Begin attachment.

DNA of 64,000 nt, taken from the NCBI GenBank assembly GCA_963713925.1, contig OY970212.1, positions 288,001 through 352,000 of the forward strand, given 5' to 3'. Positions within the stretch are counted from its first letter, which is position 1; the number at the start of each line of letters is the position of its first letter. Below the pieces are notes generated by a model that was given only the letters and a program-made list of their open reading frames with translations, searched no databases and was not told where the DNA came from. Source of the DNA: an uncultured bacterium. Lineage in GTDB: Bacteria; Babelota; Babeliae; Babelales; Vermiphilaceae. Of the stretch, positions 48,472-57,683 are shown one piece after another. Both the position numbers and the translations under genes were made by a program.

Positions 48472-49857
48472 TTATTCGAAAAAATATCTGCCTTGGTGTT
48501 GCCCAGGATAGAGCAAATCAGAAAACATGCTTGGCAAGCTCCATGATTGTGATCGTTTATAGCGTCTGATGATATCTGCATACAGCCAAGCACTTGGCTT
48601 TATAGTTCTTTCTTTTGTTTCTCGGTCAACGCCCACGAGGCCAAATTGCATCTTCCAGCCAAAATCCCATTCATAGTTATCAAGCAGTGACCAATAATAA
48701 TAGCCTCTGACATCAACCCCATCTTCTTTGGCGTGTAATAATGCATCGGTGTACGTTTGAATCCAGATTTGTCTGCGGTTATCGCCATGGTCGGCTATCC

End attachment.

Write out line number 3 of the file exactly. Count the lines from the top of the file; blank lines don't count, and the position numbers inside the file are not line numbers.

48472 TTATTCGAAAAAATATCTGCCTTGGTGTT